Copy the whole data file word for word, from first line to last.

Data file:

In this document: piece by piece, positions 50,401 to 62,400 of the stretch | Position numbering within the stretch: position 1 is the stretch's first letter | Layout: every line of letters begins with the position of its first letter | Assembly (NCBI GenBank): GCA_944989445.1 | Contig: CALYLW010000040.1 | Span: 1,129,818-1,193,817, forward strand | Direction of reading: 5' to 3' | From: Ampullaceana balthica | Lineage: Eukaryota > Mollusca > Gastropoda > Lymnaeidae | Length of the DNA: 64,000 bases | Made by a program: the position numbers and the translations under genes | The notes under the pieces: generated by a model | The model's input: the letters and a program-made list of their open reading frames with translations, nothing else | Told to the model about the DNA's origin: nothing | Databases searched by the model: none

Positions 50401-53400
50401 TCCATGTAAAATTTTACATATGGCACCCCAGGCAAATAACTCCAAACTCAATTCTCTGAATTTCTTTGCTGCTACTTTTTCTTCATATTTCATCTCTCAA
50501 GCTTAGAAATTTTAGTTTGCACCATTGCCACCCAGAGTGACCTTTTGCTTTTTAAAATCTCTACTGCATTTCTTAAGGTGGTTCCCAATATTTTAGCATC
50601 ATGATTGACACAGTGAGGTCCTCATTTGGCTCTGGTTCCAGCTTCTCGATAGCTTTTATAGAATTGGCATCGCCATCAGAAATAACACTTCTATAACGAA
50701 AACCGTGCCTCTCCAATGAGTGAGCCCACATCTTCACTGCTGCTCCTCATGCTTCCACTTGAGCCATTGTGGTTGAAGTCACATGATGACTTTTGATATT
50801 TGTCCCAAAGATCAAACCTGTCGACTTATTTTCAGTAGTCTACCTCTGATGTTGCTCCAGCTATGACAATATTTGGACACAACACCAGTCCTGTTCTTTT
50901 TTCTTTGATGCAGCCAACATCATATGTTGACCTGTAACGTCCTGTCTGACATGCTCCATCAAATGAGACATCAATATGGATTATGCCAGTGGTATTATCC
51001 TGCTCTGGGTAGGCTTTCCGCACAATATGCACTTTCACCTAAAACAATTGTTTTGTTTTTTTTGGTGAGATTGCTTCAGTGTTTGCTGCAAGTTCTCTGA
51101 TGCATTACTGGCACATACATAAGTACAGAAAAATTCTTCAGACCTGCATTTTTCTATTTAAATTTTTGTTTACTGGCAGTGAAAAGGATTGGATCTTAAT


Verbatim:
In this document: piece by piece, positions 50,401 to 62,400 of the stretch | Position numbering within the stretch: position 1 is the stretch's first letter | Layout: every line of letters begins with the position of its first letter | Assembly (NCBI GenBank): GCA_944989445.1 | Contig: CALYLW010000040.1 | Span: 1,129,818-1,193,817, forward strand | Direction of reading: 5' to 3' | From: Ampullaceana balthica | Lineage: Eukaryota > Mollusca > Gastropoda > Lymnaeidae | Length of the DNA: 64,000 bases | Made by a program: the position numbers and the translations under genes | The notes under the pieces: generated by a model | The model's input: the letters and a program-made list of their open reading frames with translations, nothing else | Told to the model about the DNA's origin: nothing | Databases searched by the model: none

Positions 50401-53400
50401 TCCATGTAAAATTTTACATATGGCACCCCAGGCAAATAACTCCAAACTCAATTCTCTGAATTTCTTTGCTGCTACTTTTTCTTCATATTTCATCTCTCAA
50501 GCTTAGAAATTTTAGTTTGCACCATTGCCACCCAGAGTGACCTTTTGCTTTTTAAAATCTCTACTGCATTTCTTAAGGTGGTTCCCAATATTTTAGCATC
50601 ATGATTGACACAGTGAGGTCCTCATTTGGCTCTGGTTCCAGCTTCTCGATAGCTTTTATAGAATTGGCATCGCCATCAGAAATAACACTTCTATAACGAA
50701 AACCGTGCCTCTCCAATGAGTGAGCCCACATCTTCACTGCTGCTCCTCATGCTTCCACTTGAGCCATTGTGGTTGAAGTCACATGATGACTTTTGATATT
50801 TGTCCCAAAGATCAAACCTGTCGACTTATTTTCAGTAGTCTACCTCTGATGTTGCTCCAGCTATGACAATATTTGGACACAACACCAGTCCTGTTCTTTT
50901 TTCTTTGATGCAGCCAACATCATATGTTGACCTGTAACGTCCTGTCTGACATGCTCCATCAAATGAGACATCAATATGGATTATGCCAGTGGTATTATCC
51001 TGCTCTGGGTAGGCTTTCCGCACAATATGCACTTTCACCTAAAACAATTGTTTTGTTTTTTTTGGTGAGATTGCTTCAGTGTTTGCTGCAAGTTCTCTGA
51101 TGCATTACTGGCACATACATAAGTACAGAAAAATTCTTCAGACCTGCATTTTTCTATTTAAATTTTTGTTTACTGGCAGTGAAAAGGATTGGATCTTAAT